The Mughal Road, which connects Pir Panchal region with South Kashmir and is an alternative to Jammu-Srinagar national highway, has devoured 34 lives in 26 road accidents in last three and a half years between Bufliyaz and Pir Ki Gali.
The historic road was used by Mughal emperors to reach Kashmir.
The proposal to revive The Mughal Road was mooted couple of times between 1950s to 1990s but its actual construction started in October 2005 and after missing several deadlines, the road was finally constructed in 2009. A two-lane road for all kinds of vehicles was opened in 2012.
It starts from Bufliyazchowk falling in Surankote tehsil area of Poonch district and after passing through Pir Ki Gali it reaches Shopian district where it ends.
Pir Ki Gali is regarded as the central point of road which falls at the border of Shopian and Poonch districts.
The road passes through tough mountains especially at RattaChambMorh, MansarMorh area between Bufliyaz and Pir Ki Gali area with only eight temporary shops established by some locals on the stretch.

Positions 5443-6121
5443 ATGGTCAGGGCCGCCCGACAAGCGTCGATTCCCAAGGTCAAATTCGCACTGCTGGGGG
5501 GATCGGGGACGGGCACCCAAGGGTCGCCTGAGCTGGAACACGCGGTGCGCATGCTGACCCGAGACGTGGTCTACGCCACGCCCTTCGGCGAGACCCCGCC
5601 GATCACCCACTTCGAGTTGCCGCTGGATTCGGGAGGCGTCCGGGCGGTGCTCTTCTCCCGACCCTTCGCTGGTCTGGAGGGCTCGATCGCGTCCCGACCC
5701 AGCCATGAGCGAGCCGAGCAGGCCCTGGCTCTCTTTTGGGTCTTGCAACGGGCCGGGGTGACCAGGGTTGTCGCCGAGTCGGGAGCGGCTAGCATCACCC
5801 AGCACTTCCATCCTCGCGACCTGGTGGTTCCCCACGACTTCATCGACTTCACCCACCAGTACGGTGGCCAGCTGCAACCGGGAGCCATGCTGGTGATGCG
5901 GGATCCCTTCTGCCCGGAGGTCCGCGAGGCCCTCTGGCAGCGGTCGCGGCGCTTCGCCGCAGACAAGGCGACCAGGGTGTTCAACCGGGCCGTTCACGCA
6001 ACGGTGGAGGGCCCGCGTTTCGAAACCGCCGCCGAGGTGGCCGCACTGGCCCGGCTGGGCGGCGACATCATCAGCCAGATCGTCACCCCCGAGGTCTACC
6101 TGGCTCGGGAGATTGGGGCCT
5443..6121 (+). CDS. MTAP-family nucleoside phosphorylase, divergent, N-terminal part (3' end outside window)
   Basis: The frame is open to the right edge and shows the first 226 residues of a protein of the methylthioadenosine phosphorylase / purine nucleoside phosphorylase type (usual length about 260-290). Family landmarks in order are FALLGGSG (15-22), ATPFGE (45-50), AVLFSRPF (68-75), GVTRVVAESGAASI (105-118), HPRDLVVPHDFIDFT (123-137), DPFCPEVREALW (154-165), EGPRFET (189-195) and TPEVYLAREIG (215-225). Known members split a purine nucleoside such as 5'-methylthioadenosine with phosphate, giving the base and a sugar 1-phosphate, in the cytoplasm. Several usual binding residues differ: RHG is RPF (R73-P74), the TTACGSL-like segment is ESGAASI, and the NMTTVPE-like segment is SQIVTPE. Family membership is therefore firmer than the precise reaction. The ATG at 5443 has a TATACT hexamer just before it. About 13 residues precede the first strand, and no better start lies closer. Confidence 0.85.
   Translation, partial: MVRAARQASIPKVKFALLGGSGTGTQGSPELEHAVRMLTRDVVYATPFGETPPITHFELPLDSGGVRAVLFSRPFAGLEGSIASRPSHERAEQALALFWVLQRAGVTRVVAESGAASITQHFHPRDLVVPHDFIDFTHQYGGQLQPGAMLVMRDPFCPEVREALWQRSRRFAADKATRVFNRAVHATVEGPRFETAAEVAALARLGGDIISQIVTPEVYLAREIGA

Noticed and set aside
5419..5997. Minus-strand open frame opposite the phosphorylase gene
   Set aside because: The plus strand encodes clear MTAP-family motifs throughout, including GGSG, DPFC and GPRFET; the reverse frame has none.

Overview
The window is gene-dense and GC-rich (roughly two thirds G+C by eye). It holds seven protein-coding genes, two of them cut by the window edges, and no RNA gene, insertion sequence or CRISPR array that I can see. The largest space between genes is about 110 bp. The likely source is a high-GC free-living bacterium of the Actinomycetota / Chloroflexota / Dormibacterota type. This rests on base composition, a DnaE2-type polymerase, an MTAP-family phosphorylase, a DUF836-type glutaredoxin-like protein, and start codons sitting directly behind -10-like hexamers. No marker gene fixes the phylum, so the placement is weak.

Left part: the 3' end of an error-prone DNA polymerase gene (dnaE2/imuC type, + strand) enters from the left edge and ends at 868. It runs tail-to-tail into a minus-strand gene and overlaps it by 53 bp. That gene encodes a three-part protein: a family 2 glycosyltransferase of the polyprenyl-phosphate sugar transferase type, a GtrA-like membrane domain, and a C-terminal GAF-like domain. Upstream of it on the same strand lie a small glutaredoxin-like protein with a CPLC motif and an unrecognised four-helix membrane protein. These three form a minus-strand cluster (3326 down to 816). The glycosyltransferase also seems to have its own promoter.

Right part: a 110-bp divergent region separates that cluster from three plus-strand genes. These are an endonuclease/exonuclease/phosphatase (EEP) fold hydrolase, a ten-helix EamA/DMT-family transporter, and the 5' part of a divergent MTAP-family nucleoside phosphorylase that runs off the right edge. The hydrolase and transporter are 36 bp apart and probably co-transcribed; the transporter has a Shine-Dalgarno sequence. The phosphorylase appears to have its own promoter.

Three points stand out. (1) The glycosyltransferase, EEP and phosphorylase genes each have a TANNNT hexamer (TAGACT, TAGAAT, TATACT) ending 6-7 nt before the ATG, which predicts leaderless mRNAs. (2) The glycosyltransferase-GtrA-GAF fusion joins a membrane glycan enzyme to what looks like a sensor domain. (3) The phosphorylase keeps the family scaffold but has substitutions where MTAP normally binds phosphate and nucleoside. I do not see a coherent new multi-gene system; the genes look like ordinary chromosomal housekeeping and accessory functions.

Amid the mesmerising beauty of Mughal Road, fatal road accidents of vehicles have always remained a grave risk on the road as absence of mobile telephone network and any health institution renders and accident victims vulnerable.
As per details with Greater Kashmir, in the jurisdiction of Surankote police station from Bufliyaz to Pir Ki Gali, five accidents took place in 2016 resulting in death of nine persons while in the year 2017 nine person lost their lives in five road accidents.
Similarly, ten person got killed in nine road accidents in 2018 while in the first six months of 2019, six persons lost their lives in four accidents on the road.
Pertinent to mention here that a major accident had taken place on June 27 this year in LalGhulam area located between Pir Ki Gali and Shopian in which eleven persons lost their lives while six others sustained injuries who are still under treatment.
Sources within the administrative setup told Greater Kashmir that the absence of mobile network on the road between Poshana and Heeropora leads to delay in receiving information of accidents and subsequent delay in rescue operation takes its toll.
Alongside, sources said, there is not even a single hospital on the road between Heerpora and Chandimarh and the only source of aid is an army checkpost at Poshana.
“You cannot infuse even an injection to any accident victim unless he is taken to Heerpora in Shopian or Chandimarh in Surankote and more than seventy kilometres of stretch is devoid of health facility,” sources said.
Not only this, sub district hospital Surankote, which is the main hospital in Surankote area, is devoid of specialised services and most of the patients with injuries are referred to Rajouri or Jammu which further delays timely medical aid for patients.